Monday, November 7, 2022

From the imaginative mind of Miyazaki


On my birthday we watched one of my very favorite movies, My Neighbor Totoro. It is a simple but beautifully animated story of two young sisters adapting to life in a new (to them, it's nice but a bit older and neglected), rural house, with their kind, thoughtful, and positive father, while their mother is sick in a nearby hospital.

The film is directed by Hayao Miyazaki, the celebrated Japanese founder of Studio Ghibli. It is gorgeously painted and animated. And while it is restrained in a way that is uncommon for children's movies (the only notable addition to the plot I've outlined above is that the girls encounter forest spirits who help them out when the littlest sister gets lost, and... that's it). But the restraint of the plot, and the elegant naturalism of setting and animation only serves to embellish, and make more wonderful, the movies florid imagination and the magic of its forest spirits.

Our first encounter in forest magic is with dust sprites in the house, and while charming, these are barely beyond our natural world. They are almost plausible, acting like a swarm of light averse bugs, albeit simplified and cute bugs. Our next encounter with the spirit world ramps up as the younger of the two sisters follows something like a little, furry, anthropomorphic animal. This animal too is much a part of our natural world, with only his altering visibility and human like consciousness suggesting our crossover to a different realm.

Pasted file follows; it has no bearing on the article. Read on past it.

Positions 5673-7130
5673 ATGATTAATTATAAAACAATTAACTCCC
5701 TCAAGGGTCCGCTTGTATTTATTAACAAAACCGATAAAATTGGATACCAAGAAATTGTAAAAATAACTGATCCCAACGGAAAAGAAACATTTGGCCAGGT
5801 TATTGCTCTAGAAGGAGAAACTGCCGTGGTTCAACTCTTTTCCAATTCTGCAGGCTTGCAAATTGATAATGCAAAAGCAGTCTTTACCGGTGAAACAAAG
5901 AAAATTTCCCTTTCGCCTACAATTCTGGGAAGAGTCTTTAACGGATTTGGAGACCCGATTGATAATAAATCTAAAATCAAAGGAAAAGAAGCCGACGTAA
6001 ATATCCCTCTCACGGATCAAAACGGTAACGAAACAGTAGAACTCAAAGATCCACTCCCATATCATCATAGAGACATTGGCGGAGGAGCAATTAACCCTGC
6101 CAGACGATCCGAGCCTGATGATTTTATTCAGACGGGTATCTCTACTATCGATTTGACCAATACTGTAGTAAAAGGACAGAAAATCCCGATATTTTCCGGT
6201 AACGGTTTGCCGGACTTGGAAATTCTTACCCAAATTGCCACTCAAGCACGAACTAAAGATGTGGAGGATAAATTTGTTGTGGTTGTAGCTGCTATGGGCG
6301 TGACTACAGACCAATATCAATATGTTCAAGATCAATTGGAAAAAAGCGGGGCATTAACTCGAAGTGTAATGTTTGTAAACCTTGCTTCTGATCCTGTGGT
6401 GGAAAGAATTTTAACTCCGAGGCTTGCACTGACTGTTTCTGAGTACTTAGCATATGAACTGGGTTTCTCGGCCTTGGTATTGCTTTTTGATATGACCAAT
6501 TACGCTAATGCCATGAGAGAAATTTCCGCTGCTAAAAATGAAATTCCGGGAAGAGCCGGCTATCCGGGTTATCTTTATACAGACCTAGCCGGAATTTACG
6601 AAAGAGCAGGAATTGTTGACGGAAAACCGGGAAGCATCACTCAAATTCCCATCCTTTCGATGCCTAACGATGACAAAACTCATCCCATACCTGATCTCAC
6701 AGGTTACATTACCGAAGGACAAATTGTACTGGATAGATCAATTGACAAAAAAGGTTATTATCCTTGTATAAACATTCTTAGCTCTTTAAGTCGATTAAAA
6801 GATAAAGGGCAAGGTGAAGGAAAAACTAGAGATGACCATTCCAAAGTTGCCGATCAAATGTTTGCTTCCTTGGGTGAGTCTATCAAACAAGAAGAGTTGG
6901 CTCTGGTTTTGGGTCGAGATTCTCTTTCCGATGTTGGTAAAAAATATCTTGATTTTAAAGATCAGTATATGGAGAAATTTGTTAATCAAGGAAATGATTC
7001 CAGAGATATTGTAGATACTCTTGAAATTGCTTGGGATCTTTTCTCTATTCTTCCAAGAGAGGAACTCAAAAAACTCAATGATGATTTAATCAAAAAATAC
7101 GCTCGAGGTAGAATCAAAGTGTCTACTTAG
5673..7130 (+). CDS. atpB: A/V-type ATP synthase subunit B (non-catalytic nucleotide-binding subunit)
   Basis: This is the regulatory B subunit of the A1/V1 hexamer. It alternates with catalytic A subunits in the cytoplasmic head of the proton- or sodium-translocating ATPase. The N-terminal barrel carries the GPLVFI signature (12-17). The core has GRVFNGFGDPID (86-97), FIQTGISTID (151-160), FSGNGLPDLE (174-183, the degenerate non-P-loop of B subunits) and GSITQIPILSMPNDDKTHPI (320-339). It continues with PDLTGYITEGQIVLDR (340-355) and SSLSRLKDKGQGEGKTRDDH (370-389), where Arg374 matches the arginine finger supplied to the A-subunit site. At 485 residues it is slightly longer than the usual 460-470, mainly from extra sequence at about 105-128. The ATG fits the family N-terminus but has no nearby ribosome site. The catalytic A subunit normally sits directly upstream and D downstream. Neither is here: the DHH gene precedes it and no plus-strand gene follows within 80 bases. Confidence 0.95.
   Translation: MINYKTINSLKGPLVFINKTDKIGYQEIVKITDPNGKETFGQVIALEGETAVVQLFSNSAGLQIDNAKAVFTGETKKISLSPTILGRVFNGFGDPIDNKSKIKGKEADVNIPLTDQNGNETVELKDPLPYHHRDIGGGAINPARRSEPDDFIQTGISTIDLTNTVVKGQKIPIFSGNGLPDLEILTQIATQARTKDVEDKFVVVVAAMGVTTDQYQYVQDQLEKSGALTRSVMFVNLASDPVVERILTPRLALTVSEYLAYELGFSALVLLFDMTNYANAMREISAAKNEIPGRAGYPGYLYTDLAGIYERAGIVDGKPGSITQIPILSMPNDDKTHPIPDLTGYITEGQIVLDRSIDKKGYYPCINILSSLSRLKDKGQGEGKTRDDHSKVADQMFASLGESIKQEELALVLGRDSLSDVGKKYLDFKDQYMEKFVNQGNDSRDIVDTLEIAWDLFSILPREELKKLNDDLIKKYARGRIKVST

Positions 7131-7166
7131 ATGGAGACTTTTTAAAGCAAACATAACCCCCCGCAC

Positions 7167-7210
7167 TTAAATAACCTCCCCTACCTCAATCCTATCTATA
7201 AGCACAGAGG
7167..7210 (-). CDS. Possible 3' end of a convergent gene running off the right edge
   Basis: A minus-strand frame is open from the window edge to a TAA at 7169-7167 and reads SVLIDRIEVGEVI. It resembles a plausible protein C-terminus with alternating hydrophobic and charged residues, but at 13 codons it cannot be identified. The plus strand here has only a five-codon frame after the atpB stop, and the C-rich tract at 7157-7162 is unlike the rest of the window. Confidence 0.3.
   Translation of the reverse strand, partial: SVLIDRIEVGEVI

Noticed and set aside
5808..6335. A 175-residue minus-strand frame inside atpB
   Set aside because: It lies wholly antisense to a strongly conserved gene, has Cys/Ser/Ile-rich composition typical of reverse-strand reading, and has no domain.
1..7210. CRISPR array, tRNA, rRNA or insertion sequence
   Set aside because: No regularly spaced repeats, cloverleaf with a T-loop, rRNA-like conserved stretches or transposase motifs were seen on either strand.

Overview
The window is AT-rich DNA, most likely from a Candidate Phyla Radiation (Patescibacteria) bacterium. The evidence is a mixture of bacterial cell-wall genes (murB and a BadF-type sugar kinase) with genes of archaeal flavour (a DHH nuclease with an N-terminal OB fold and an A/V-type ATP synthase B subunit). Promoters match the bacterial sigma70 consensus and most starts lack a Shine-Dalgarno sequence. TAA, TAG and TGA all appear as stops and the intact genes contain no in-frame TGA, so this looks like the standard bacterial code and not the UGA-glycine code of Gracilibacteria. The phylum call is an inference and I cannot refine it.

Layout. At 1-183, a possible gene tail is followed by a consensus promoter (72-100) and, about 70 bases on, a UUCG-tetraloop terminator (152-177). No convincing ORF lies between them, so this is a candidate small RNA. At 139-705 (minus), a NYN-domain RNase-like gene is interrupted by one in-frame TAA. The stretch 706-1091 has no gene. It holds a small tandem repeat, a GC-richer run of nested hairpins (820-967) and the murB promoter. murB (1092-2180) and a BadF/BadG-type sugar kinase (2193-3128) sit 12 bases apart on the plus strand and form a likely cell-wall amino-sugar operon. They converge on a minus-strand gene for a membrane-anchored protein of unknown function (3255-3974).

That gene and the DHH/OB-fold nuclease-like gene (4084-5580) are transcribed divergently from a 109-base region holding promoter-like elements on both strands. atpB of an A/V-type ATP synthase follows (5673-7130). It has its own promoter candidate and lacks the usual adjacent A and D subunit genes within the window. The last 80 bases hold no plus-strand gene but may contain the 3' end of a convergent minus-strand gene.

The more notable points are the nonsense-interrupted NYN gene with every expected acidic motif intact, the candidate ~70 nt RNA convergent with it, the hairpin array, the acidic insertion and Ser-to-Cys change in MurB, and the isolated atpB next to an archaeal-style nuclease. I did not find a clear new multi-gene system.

Finally the little girl falls onto a sleeping Totoro. And while he is too giant and unusual to be anything of our normal world, he is, basically like a giant physical monster. Although juxtaposed with the small girl's utter fearlessness he is an entirely benign and loveable sort of monster. But he is still, at first, an eminently physical being.

Each event is a progression of the magical, but it is always part of this world. And so when we get to Totoro's power of flight, or his ability to stand at the top of a giant tree playing a pipe, we have worked our way up. Everything is grounded in the world and so everything new and magic is a delight and wonder.

And then a cat bus comes into it, 

a bus, that's a cat.

My analysis is in tatters. I have nothing more to add here.

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